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They request more and more money until the victim cottons on … How to avoid them: How they work: In 2012, a group of fraudsters posed as representatives of a legitimate Japanese finance company.
The group was using publicly available lists of shareholders to “cold call” investors.
How they work: Scammers use online dating sites to form relationships with people who are looking for love.
Once they’ve built up enough trust, the scammers begin asking for money “to pay medical expenses for a sick aunt” or some other ruse.
Typically, scammers post an advertisement on a social media site that reads “click here for a 0 gift card”.
When users follow the link, they’re duped into handing over personal details in exchange for a non-existent voucher.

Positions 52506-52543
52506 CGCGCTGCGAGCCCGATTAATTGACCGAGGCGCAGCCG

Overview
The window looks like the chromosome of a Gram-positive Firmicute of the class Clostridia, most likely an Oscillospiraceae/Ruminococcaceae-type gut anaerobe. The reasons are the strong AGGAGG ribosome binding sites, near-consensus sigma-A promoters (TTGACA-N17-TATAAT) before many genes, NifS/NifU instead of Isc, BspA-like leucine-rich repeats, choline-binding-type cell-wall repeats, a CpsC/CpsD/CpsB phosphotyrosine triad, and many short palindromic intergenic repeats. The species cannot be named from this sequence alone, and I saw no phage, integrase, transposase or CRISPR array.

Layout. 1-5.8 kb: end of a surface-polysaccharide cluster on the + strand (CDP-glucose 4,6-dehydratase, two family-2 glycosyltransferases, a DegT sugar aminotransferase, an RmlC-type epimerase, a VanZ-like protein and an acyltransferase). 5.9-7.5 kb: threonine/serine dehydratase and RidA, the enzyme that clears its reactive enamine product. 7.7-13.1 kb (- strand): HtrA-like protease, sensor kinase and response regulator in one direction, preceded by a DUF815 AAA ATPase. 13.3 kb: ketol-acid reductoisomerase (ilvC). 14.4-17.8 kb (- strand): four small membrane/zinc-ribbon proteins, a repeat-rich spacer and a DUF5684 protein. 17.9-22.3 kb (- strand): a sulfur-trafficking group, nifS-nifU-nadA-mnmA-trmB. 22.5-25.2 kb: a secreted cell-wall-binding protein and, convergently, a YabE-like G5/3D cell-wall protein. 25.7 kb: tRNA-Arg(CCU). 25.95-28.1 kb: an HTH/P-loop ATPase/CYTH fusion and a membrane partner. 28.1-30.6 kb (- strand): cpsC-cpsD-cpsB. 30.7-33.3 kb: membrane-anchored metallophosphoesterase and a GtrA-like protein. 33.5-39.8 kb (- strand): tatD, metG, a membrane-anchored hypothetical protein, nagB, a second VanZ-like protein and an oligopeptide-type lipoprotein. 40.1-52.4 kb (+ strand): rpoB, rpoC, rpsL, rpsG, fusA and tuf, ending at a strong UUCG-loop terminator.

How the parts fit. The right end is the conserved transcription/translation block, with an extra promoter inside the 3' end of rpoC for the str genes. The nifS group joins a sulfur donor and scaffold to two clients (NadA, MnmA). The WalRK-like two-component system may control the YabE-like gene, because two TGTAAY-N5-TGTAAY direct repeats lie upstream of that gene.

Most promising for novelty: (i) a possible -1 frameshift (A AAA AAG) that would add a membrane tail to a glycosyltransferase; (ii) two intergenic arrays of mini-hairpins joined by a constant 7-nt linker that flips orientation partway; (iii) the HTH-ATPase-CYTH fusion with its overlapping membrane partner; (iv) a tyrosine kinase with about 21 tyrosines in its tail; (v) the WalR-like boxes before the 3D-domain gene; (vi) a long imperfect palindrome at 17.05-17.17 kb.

The scammer claims to be the representative of an estate or finance company – such as the “Chief Auditor of Lloyds Financial Services” – who is trying to track down the beneficiary of a will.When a recipient clicks on a link in the email or replies, they can unwittingly provide the scammers with access to the user’s personal information.How they work: Scammers send an email pretending to be from a bank or another trusted organisation.Since the letter’s recipients share the same last name as the deceased, they’re given the opportunity to claim part of the will in exchange for “legal fees”.Another common version of this scam is where a “Nigerian prince” needs the recipient to advance him some money to help “transfer” funds.